Experts Share Tips On Parenting Through The Stress
- Parents Only
Liz Walsh, parenting writer for The Advertiser recently asked 5 parenting experts how to overcome the pressures of parenting in the modern age.
Experts included psychologist Jodie Benveniste (JB), postnatal support director Sussanah Bryant (SB), clinical psychologist Kirrilie Smout (KS), deputy principal Richard Anderson (RA) and Assistant director of Centacare Catholic Family services Pauline Connelly (PC) shared. They shared with Walsh their advice on how to raise kids through the stress. Funnily enough, when asked to describe a modern-day parent, words used included “frantic”, “uncertain”, “time-poor”, as well as “hurried, stressed and pressured.” Yikes!
Pauline Connelly, Susannah Bryant, Richard Anderson, Kirrilie Smout and Jodie Benveniste via The Advertiser
Why Are Parents Today More Knowledgeable, But We’re Confused, Stressed And Time-Poor?
JB: I think it’s a symptom of society and culture. There is so much disconnection in our communities and so parents are often parenting alone, even if they are co-parenting.
KS: The culture of learning is really important. In no other area of life are we expected to simply know how to do it. Parenting doesn’t come with a manual, but there is sometimes a push back from parents against the idea that they need to learn and they can get better and if they study information and talk about it, then things often work out better.
RA: Some of the best feedback, the best data you can get, is from your kids themselves, asking them: How am I going?
What Can Parents Do?
RA: I think modern-day parenting has become a bit episodic. The evidence of great parenting and happy, content kids who are thriving and have great relationships, the parents of those children don’t believe in quality time, they believe every bit of time is quality, even the negative stuff. They are ongoing. It’s never done in a burst, they ride the journey the whole time.
SB: I really hope for more flexible working for men. If you’re a woman and you’ve had a baby you can walk into your workplace and say: “I would like to take six months off and come back three days a week”. If my husband said: “I’d like to go to four days a week so I can spend more time with my children” he’d be laughed at.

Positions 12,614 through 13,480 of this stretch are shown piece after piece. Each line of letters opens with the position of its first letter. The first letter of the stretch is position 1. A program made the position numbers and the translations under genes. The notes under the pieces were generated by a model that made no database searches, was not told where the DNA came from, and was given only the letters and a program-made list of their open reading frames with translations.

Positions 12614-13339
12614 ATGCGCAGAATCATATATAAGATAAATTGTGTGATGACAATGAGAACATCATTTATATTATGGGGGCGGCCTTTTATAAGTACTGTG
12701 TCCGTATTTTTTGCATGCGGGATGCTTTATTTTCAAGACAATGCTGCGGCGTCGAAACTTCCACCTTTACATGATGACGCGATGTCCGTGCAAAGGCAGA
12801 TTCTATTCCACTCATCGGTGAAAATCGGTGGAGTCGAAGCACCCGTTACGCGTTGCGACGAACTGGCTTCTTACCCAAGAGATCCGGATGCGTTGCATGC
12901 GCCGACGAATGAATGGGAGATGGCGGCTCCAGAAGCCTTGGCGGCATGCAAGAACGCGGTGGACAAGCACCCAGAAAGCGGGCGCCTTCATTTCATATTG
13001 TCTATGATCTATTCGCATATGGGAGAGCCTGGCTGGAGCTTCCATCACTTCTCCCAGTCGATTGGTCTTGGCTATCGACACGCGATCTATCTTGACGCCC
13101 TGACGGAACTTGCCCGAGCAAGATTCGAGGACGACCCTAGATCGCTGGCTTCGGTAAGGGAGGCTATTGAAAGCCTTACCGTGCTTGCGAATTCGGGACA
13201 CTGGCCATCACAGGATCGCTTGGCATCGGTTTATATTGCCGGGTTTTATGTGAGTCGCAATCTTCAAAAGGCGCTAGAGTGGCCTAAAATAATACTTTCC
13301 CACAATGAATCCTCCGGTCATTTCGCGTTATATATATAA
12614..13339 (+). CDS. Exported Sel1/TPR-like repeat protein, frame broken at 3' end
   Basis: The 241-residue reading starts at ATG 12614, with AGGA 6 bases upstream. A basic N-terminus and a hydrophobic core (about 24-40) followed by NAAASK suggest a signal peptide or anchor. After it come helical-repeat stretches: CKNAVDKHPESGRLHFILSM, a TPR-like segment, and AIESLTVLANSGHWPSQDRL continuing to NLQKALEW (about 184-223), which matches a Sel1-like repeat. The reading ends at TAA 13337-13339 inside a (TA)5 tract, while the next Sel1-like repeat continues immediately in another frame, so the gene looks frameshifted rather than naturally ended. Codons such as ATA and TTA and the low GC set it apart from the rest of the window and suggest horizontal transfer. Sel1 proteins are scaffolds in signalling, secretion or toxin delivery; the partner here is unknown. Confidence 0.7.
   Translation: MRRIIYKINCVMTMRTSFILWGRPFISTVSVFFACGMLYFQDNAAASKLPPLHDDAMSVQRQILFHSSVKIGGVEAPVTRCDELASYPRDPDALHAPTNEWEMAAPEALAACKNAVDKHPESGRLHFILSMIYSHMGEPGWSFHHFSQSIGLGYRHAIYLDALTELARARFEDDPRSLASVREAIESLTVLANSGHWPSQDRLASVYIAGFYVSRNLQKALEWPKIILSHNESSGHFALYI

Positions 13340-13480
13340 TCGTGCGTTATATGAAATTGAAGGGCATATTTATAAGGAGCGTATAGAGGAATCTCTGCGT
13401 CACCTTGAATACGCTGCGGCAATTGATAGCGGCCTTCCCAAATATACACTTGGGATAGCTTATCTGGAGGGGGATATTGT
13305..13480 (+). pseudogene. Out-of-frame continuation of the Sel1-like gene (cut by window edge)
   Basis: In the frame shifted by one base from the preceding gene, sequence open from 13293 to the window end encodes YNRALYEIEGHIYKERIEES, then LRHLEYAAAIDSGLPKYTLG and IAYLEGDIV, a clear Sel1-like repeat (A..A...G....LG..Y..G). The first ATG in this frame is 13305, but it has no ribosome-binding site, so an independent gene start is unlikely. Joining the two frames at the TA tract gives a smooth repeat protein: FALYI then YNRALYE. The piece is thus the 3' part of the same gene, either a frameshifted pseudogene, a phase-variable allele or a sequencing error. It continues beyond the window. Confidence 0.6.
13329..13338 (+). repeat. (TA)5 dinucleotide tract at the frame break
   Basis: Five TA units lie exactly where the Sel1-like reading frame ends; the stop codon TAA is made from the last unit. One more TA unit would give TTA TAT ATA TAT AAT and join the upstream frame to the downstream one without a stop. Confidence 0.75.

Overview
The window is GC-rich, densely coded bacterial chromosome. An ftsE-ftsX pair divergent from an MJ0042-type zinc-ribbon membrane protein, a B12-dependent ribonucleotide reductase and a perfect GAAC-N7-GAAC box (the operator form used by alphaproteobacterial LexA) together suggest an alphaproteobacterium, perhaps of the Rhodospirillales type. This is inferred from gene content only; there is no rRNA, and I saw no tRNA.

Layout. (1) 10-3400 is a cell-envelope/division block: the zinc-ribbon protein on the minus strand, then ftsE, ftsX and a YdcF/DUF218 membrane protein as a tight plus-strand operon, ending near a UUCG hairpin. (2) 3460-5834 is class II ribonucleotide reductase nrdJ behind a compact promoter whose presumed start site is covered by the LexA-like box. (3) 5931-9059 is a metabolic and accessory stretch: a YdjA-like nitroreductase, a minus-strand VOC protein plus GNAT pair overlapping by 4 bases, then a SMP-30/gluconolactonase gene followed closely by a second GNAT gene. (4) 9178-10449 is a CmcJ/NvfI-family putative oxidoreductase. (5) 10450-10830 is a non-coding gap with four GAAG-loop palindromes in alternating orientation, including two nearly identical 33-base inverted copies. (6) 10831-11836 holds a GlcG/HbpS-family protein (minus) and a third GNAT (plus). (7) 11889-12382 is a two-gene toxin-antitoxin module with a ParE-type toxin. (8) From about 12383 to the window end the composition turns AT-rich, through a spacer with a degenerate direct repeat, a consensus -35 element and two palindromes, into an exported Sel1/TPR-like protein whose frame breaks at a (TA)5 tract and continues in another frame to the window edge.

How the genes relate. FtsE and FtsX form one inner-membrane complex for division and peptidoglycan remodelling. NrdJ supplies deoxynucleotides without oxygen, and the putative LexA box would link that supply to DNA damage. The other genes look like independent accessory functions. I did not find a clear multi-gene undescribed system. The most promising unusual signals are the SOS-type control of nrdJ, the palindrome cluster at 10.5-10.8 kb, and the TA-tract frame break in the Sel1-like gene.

PC: This is a really big ask and I feel challenged by it daily on a personal level: Am I prepared to lower my standard of living so I can be a better mother and grandmother?
What Makes A Good Parent?
PC: Love, consistency, boundaries, honesty and then all the rough edges around that, but that’s the core.
PC: We have found that a lot of parents are feeling the same pressure they did as adolescents to be cool parents and have the cool kids and they don’t want their kids to drop out of a group.
SB: Being a parent should make you a better person and you should strive to be a better person but you shouldn’t beat up on yourself all the time.
How Is Technology Affecting Things?
RA: Something that I am aware of is indulgence. We are indulged and we indulge our kids. But one thing missing with our kids is the notion of community and service.
A young person really thrives when they are part of a community doing things for other people. But we battle against an emotional intelligence about “me, me, me” and comparing themselves with others and saying: “what can I have?” There will be a much better outcome if we were bringing up young people who have the interest of others at the heart.
PC: There was a recent study saying today’s parents are absolutely hyper about safety. They make sure they have the right capsules, provide the right food and not let their kids ride their bikes around the neighbourhood. And yet, these same parents are picking their kids up from school with a phone in their hand, checking it as they are walking out of the gate, not watching where their kids are going. They are texting, not connecting.
KS: My own bias is that I am very positive about technology and its place in childhood and parenting. I don’t have as many concerns about it. I think there are absolute risks, but the positives of what it has brought to both parenting and to children balance the risks as well.
For example, new parents are more connected to other new parents via technology. It’s about how we manage this: It’s about setting boundaries.
How Should We Discipline?
KS: Discipline should be about teaching, first and foremost. If you think about challenging behaviour being about a child or a young person not having a skill, then a lot of the time you’re going to be on the right track and the consequence for rule breaking needs to be around how do I coach or skill this up?
JB: Discipline should be about loving guidance.
PC: And there always have to be consequences.
Tips For Parents In 2017?
JB: Listen to yourself, love yourself. Listen to your children, love your children.
PC: It’s not a popularity contest.
KS: Take time to reflect and build in time for parenting reflection into your week.
RA: Ask your kids how you are going.
SB: Know that you are probably good enough and listen to your inner voice.